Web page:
I'll be focusing on solutions, custom work and a view towards short term revenue vs long term research and development for products. Given the economic climate, it's a shift I can understand and on a personal level one I'm looking forward to. I am saddened of course to be leaving the product I've spent the last four years working on, but at the end of the day software is software and this is going to be a big challenge for me.
Here's the list (http://www2.computer.org/portal/web/buildyourcareer/fa035) highlights for me :
EF1. Efficiency is more often a matter of good design than of good coding. So, if a project requires efficiency, efficiency must be considered early in the life cycle.
Q4. Trying to improve one quality attribute often degrades another. For example, attempts to improve efficiency often degrade modifiability.
T1. Most software tool and technique improvements account for about a 5- to 30-percent increase in productivity and quality. But at one time or another, most of these improvements have been claimed by someone to have "order of magnitude" (factor of 10) benefits. Hype is the plague on the house of software.
T1 I believe after having fallen for the tools pitch more than a few times. At the same time though I think one of the differences in the "great programmers are 30 times more efficient than mediocre programmers" comes down to mastery of the tool set. Watch a proficient developer fly through their code and it's easy to see. On the other hand I've seen excellent "users" who fly through a terrible design and become constrained by EF1.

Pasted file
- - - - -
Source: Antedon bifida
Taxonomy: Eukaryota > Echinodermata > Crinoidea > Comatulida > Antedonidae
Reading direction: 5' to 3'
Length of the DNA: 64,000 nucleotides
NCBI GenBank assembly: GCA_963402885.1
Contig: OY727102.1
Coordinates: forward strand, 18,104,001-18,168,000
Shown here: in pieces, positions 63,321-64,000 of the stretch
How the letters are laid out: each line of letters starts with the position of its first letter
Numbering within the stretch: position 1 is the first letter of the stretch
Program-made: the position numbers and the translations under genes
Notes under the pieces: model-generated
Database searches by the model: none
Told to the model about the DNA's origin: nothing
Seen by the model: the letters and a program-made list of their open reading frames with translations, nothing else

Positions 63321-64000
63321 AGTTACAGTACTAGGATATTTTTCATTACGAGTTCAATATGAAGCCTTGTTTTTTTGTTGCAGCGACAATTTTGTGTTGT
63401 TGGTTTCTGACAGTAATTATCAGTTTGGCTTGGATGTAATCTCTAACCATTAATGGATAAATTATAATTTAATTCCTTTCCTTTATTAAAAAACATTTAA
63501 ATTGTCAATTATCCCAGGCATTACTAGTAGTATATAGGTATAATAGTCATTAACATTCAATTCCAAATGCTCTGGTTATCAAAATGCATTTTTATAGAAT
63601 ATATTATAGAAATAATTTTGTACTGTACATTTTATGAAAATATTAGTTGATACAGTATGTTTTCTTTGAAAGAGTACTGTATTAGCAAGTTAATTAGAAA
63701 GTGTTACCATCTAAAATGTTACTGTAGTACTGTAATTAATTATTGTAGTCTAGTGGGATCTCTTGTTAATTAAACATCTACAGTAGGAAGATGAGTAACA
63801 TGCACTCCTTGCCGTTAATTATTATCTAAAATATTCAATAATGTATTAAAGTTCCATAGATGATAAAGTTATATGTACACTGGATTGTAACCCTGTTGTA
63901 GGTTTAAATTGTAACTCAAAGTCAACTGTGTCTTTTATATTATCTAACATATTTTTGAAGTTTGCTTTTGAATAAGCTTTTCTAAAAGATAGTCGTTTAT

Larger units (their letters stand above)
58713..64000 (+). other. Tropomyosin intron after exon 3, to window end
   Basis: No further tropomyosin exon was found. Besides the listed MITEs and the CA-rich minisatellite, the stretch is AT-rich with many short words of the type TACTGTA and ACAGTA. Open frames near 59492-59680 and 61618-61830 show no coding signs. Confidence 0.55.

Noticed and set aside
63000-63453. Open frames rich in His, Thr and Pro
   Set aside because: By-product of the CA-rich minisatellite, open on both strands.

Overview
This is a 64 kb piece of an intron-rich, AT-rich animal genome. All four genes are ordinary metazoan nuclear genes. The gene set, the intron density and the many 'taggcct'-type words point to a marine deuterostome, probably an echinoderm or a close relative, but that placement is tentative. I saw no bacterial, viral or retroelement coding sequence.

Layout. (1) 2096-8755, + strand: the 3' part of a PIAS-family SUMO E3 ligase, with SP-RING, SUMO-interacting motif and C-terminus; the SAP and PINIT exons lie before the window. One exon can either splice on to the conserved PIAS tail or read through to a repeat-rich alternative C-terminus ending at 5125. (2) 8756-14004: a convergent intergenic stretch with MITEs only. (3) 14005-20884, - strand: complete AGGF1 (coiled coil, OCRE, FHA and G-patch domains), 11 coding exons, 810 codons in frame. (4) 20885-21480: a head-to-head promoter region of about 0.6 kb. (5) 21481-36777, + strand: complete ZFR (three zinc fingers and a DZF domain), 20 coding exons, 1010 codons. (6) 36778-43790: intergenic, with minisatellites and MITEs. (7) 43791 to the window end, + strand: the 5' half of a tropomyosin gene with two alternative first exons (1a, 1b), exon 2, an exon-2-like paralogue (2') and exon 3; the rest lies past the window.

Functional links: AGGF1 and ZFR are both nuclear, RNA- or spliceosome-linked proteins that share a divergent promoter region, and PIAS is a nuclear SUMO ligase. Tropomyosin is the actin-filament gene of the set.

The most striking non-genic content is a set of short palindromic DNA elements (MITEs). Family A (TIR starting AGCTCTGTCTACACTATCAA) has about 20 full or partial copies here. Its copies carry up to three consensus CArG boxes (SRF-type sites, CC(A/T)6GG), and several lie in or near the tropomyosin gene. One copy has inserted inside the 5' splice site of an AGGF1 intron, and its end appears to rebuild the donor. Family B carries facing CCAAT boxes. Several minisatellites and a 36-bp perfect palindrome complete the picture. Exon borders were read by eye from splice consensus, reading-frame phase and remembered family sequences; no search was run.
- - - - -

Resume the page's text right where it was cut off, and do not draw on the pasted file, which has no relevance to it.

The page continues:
Anyway, for me this is reminscent of the pragmatic programmers list, which as obvious as a lot of it is really made me focus on the core of my craft. See Jeff Atwood's site for a quick reference if you have not seen this list before :
While I'm at this, I've had some accumulated Martin Fowler wisdom around estimates and scoping that I've been meaning to post about. Working in custom solutions will mean writing a lot of proposals and giving fixed cost estimates which is going to be a new game for me...
Martin Fowler: Estimates
http://www.martinfowler.com/bliki/ThrownEstimate.html <-- Technical debt, casting quick estimates
http://martinfowler.com/bliki/XpVelocity.html <- Nebulous Units of Time
and on dealing with fixed scope....
http://martinfowler.com/bliki/ScopeLimbering.html <-- dragging clients towards a more agile process